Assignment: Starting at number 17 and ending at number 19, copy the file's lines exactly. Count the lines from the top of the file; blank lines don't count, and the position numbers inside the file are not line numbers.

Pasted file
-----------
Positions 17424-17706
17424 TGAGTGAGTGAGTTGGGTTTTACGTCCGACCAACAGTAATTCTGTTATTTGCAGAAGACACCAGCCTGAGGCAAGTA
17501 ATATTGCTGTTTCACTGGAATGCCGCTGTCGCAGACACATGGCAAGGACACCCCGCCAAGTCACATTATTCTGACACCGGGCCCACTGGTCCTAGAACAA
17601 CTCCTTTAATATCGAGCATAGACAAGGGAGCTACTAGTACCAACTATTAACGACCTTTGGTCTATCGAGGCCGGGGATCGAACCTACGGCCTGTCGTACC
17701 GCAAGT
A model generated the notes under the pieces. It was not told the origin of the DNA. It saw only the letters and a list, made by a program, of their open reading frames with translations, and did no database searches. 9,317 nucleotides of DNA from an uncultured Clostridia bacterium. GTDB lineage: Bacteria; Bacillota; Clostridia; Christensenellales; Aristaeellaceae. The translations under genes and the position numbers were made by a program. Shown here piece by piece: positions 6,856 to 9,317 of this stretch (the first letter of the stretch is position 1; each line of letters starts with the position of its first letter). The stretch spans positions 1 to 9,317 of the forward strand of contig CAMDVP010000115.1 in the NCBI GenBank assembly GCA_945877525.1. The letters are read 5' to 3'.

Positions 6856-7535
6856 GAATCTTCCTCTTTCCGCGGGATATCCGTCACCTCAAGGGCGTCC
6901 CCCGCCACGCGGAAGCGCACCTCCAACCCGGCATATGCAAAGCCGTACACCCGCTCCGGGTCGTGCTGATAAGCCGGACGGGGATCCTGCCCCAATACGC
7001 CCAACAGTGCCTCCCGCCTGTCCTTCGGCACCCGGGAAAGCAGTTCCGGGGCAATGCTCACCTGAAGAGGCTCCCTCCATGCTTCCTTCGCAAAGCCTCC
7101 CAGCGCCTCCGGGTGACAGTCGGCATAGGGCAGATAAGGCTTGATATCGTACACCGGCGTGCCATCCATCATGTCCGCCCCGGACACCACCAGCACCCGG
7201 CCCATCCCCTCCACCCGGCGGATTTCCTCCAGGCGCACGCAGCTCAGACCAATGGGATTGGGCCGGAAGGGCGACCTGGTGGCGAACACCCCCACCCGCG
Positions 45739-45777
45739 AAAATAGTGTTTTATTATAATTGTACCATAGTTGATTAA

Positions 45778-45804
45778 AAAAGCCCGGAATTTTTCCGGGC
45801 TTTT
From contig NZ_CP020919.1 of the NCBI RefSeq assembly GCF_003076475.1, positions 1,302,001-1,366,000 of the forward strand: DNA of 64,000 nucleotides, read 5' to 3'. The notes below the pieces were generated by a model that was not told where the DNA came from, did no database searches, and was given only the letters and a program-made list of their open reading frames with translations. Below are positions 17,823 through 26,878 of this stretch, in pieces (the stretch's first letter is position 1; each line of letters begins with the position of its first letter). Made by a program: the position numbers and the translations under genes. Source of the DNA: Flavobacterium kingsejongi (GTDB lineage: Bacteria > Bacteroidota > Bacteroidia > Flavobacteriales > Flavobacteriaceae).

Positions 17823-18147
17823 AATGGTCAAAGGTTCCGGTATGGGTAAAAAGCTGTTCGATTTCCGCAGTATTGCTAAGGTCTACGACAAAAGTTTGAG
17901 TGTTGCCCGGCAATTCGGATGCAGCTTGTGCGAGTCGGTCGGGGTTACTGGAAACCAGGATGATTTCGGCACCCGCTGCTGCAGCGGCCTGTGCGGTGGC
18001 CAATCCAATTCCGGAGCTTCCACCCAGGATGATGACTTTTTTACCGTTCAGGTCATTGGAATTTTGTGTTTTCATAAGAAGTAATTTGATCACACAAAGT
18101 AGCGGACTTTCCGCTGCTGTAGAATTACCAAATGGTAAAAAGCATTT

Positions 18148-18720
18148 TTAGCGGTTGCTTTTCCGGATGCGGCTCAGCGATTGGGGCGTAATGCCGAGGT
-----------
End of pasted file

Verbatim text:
45801 TTTT
From contig NZ_CP020919.1 of the NCBI RefSeq assembly GCF_003076475.1, positions 1,302,001-1,366,000 of the forward strand: DNA of 64,000 nucleotides, read 5' to 3'. The notes below the pieces were generated by a model that was not told where the DNA came from, did no database searches, and was given only the letters and a program-made list of their open reading frames with translations. Below are positions 17,823 through 26,878 of this stretch, in pieces (the stretch's first letter is position 1; each line of letters begins with the position of its first letter). Made by a program: the position numbers and the translations under genes. Source of the DNA: Flavobacterium kingsejongi (GTDB lineage: Bacteria > Bacteroidota > Bacteroidia > Flavobacteriales > Flavobacteriaceae).

Positions 17823-18147